Compilers are sets of command-line utilities that process and build a map source into something that can be played in-game. Each one does something different; the traditional set of compilers for Quake and Hexen II include a BSP processor for building geometry and placing entities, a VIS tool for speeding up map rendering, and a LIGHT tool for calculating and generating lightmaps. You'll need to run all three to get a map performing as intended.

Recommendation: ericw-tools

An example of the type of lighting only ericw-tools is capable of
An example of the type of lighting only ericw-tools is capable of

ericw-tools is a great, modern set of compilers that supports both Quake and Hexen II. It stays compatible with the original version of the games while also allowing for the enhancements of certain source ports, such as Quakespasm's large level support. Its most notable features are its enhanced lighting capabilities, which are handily demonstrated on the official website. It's in active development and is available for all major platforms.

Archive viewers

Sometimes, you just need to crack open the game's files and peek in for yourself. Quake, Quake II, and Hexen II use PAK archives to store their game files, and to open them up, you'll need a special tool to get in.


Recommendation: PakScape

PakScape is a rather simple tool, but it's effective. It can open the archives of all three Quake games, plus Hexen II, play sounds embedded in the archive, and doubles as a viewer and extractor for ZIP files. Unlike the similar PakExplorer, PakScape won't choke if another program is using the archive file, giving it an edge.

Textures and texture managers

Textures in Quake and Hexen II are stored in packs called WADs. These are similar but not identical to the WADs used by Doom. WADs are what you load into your editor in order to texture your level.

Unfortunately, neither game comes with any WADs, as WADs aren't directly used by the game. Instead:

As for editing and managing the textures in those WADs, however:

Recommendations: Wally and AdQuedit

Wally being used to browse Deathmatch Classic textures
Wally being used to browse Deathmatch Classic textures

Wally is a level designer mainstay for a reason; it supports a ton of texture formats, is comfortable and easy to use, manages WADs and palettes with ease, and is the only tool able to read and write both Quake's WAD format and Half-Life's WAD format. It also has some neat image editing functions built in, if you want to touch up textures or draw on them with the spray tool.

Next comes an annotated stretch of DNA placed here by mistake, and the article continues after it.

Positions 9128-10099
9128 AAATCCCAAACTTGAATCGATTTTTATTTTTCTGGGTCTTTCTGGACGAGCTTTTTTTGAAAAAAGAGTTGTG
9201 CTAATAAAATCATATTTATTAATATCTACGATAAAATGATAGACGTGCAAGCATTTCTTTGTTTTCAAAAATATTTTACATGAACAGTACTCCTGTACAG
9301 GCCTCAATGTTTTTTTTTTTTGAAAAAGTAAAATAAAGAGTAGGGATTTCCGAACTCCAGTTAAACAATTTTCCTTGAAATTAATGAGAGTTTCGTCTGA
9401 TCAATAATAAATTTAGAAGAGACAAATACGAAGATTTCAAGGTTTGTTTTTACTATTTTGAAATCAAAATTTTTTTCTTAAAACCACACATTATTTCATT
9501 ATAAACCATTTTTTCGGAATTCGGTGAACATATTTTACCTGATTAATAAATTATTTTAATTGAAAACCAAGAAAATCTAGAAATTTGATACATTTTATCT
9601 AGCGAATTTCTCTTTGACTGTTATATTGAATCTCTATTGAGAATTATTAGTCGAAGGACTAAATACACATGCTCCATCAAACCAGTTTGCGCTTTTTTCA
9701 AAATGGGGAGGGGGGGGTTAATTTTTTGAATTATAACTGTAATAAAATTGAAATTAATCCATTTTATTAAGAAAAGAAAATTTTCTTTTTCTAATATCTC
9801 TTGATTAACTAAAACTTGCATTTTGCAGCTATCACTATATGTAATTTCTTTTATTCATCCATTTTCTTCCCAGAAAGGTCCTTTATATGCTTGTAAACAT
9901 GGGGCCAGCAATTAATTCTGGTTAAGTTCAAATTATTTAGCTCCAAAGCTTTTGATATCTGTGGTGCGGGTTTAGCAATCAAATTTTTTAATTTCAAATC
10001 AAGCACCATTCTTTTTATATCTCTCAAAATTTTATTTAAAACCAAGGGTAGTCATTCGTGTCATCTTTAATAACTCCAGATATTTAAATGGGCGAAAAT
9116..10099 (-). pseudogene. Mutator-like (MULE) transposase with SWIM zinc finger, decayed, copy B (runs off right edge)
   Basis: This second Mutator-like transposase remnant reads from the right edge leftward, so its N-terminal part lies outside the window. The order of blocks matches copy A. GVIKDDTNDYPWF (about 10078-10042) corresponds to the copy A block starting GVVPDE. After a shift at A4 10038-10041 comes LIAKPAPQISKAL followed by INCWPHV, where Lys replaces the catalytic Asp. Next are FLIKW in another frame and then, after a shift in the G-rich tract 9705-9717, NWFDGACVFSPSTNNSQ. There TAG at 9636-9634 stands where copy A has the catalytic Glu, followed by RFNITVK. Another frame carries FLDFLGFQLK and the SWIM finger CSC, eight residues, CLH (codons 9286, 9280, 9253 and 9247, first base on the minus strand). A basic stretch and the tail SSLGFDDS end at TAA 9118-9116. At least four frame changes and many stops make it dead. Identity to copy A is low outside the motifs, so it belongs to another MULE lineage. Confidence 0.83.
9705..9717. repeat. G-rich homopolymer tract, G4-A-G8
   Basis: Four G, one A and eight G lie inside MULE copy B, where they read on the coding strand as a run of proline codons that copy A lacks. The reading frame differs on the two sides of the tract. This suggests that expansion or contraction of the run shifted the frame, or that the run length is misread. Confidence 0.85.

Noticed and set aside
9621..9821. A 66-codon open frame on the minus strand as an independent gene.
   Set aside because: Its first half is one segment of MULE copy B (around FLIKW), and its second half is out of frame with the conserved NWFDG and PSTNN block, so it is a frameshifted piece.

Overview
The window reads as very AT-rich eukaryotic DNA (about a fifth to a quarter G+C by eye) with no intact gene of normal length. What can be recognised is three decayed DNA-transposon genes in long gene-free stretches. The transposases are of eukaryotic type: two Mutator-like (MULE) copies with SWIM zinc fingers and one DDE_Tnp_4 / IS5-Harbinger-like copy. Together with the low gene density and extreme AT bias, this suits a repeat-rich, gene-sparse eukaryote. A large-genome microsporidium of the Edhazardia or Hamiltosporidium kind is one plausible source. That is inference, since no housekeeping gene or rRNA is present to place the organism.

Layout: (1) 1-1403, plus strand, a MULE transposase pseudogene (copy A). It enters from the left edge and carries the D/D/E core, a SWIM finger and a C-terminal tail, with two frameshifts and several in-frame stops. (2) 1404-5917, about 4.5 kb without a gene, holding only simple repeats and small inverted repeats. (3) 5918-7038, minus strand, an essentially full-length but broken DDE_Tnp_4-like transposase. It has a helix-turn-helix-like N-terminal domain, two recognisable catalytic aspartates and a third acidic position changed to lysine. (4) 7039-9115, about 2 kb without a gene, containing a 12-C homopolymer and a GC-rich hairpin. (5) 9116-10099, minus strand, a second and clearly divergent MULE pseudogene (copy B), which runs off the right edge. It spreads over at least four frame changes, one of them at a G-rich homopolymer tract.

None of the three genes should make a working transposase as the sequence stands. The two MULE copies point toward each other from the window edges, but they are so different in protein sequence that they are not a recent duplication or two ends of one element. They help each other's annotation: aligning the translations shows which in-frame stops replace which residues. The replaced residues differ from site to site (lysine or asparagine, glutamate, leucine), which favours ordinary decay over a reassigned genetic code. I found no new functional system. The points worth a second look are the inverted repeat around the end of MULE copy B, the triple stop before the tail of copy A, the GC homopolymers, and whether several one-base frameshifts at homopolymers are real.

AdQuedit is a lesser-known program, but is just as capable. Even past its frontend facade, AdQuedit is good for editing graphics lumps, model skins, WADs, textures in BSPs, and even editing the properties of entities. All of these make AdQuedit a strong and unique contender.

Code utilities

Quake uses an interpreted scripting language known as QuakeC that can be used to build new weapons, monsters, change major mechanics of the game, and build entirely new mods. Naturally, you'll need something that can build your raw QuakeC sources into a progs.dat usable by the game engine.


Recommendation: The FTE QuakeC compiler

FTE is a source port that we neglected to mention above because of its complexity; it's a hybrid QuakeWorld-NetQuake engine, supporting levels from all three Quake games, Hexen II, its own set of mods, in-game VOIP and IRC, IPV6 support, HD textures and particles, real-time lighting, large levels, and whole lot else. For players who want an all-in-one client, it's immaculate, but it's also overwhelming and a bit bloated.

FTE's QuakeC compiler, on the other hand, is useful no matter what engine you're using. Coming with its own development suite, FTEQCC is far more robust than the stock id QuakeC compiler. Pointers, structs, and classes are supported, an integrated debugger (provided you're using FTE) lets you step through your code line-by-line, and the files it spits out are fully supported by the original game and any other engine. (It can also compile HexenC, if you happen to be working with that.)

You've got your tools, but who can you go to for help? The Quake community is alive and well, and if you wanna know where to find it, try the following:

What you can do with these two games is generally limited only by your imagination and creativity. Hopefully, these recommendations make it a little easier to get started.